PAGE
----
Posted on 13 Mar, 2017 by Sue Poole

skills_gapIt feels like the skills gap in UK manufacturing (and, indeed, global manufacturing) has been a topic of conversation for a long time now. However, it remains hugely relevant. In his Spring Budget 2017, Chancellor Philip Hammond announced plans to create a highly-skilled workforce and boost UK productivity. These plans build on the government's Industrial Strategy green paper.

Clearly, these proposals are significant to manufacturers around the country. So, what exactly is the UK manufacturing skills gap and how does the government plan to bridge it?

What is the UK manufacturing skills gap?

The "skills gap" is a term that gets bandied around, so let's define what it actually means. In basic terms, the skills gap refers to the difference between the skills required for a job and the skills possessed by potential employees. In the manufacturing industry, this translates into a lack of highly-trained engineers coming into the workforce.

It's easy to see why this is a problem. Without the right people, manufacturing organisations stagnate – productivity drops and they struggle to grow – and, ultimately, without intervention, the UK could find itself unable to compete on the world stage.

The EEF Skills Report 2016 stated: "[Manufacturers] still struggle to find a sufficient number of candidates to satisfy the demands of our sector, and too many candidates lack the skills that manufacturers need." It found that more than a third (35 per cent) of vacancies in manufacturing are considered "hard-to-fill", with the biggest challenges including: "applicants lacked technical skills", "insufficient number of applicants" and "applicants lacked relevant experience".

With the Fourth Industrial Revolution looming large and against the backdrop of increasing globalisation, UK manufacturers simply cannot afford to fall behind. So, what is to be done?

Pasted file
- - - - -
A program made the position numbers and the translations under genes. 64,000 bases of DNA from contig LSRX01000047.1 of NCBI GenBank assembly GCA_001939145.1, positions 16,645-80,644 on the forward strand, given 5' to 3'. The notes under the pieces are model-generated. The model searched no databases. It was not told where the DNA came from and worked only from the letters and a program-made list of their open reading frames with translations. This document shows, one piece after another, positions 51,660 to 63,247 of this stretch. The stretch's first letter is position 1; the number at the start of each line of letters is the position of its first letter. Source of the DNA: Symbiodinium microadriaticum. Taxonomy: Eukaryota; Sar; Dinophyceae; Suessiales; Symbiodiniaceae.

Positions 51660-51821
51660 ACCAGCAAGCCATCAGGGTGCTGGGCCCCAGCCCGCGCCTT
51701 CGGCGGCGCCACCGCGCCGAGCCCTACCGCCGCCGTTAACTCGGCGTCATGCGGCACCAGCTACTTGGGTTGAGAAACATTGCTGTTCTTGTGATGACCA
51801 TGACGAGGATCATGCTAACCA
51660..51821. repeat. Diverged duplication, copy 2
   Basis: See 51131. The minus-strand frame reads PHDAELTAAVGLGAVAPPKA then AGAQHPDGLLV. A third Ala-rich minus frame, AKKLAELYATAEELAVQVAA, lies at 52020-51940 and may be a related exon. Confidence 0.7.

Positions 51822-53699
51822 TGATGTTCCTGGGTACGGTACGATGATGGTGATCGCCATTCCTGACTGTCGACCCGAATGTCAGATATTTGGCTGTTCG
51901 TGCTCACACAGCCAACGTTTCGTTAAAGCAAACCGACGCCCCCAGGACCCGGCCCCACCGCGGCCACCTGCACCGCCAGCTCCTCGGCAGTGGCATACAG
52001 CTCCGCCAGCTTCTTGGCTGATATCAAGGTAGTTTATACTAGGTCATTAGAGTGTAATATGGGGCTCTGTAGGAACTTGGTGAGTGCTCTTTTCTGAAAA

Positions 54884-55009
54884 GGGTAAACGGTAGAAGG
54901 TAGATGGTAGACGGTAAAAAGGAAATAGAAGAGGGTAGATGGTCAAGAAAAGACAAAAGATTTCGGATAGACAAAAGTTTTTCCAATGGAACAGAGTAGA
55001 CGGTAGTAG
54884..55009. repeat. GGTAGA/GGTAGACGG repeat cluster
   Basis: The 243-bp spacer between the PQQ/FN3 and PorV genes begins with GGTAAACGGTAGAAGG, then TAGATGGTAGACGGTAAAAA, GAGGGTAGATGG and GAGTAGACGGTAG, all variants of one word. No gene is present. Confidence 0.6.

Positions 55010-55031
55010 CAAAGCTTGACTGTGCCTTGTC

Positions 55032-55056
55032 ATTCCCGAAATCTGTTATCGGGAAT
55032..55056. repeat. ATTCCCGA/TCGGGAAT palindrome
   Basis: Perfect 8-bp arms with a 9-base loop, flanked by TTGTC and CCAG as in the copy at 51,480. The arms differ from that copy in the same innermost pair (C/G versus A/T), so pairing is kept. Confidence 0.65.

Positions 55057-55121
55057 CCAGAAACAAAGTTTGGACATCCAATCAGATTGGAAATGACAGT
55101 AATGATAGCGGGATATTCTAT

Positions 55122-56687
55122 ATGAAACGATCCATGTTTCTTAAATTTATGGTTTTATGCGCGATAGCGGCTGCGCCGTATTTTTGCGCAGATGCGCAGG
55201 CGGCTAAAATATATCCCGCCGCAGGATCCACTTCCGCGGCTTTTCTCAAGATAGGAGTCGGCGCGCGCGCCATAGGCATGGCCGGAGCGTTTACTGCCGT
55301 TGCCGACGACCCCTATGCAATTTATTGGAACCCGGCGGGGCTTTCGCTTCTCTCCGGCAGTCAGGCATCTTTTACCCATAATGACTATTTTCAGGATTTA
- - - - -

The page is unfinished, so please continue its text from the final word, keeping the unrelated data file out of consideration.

What the Spring Budget 2017 said

In the executive summary of the Spring Budget 2017, it is stated that the UK government will seek to "help young people from ordinary working families across the country get the skills they need to do the high-paid, high-skilled jobs of the future, vital for a competitive workforce".

The government admitted that England's technical education system is "confusing" and that many of the 13,000 qualifications currently available are "of little value". The Spring Budget 2017 stated: "Employers consistently cite a lack of skills as a major concern."

So, what plans have been made to combat this?

The government outlined plans to improve the availability of technical education for young people, announcing policies to "transform technical education for 16-19 year olds" through the introduction of T-levels, and to "fund maintenance loans for students pursuing technical education at higher levels, opening up the same opportunities available to those studying on the academic route":

  • T-levels - like A-levels, these are for 16-19 year-olds, but provide a technical rather than academic education. The government plans to offer 15 different routes and increase the number of hours that students train by more than 50 per cent - to over 800 hours a year on average. Programmes will also include an industry work placement. T-levels will be introduced from 2019-20 and over £500 million of additional funding will be invested each year.
  • Further education maintenance loans - also from 2019-20, the government will provide maintenance loans to students taking technical education courses at levels 4 to 6 in National Colleges and Institutes of Technology.

The government also plans to invest in research and innovation, with the aim of "developing the UK's skills base, upgrading infrastructure, and encouraging investment".

For more information, it's well worth delving into the Spring Budget 2017 document yourself.

The apprenticeship levy

The Spring Budget 2017 is not the first time the government has focused on the UK manufacturing skills gaps. The apprenticeship levy comes into force next month, on 6 April 2017, obliging all employers operating in the UK, with a pay bill over £3 million each year, to invest in apprenticeships.

Apprenticeships are extremely valuable, enabling organisations to grow and nurture a pool of highly-skilled workers. You can read more about this initiative in our post, As a manufacturer, are you ready for the apprenticeship levy?

The UK manufacturing skills gap continues to present a challenge to the manufacturing industry. However, the Spring Budget 2017 and other recent initiatives demonstrate that this problem is not being swept under the rug. While there are still obstacles to overcome, an increasing emphasis on technical education and the drive to create a highly-skilled workforce creates room for optimism.

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Topics: Apprenticeship, Manufacturing

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About the Author

Sue Poole
Sue joined JJS Manufacturing in October 2014 having gained a wealth of HR experience in other industries including creative design, manufacturing and events. Sue heads up the HR function working close...read more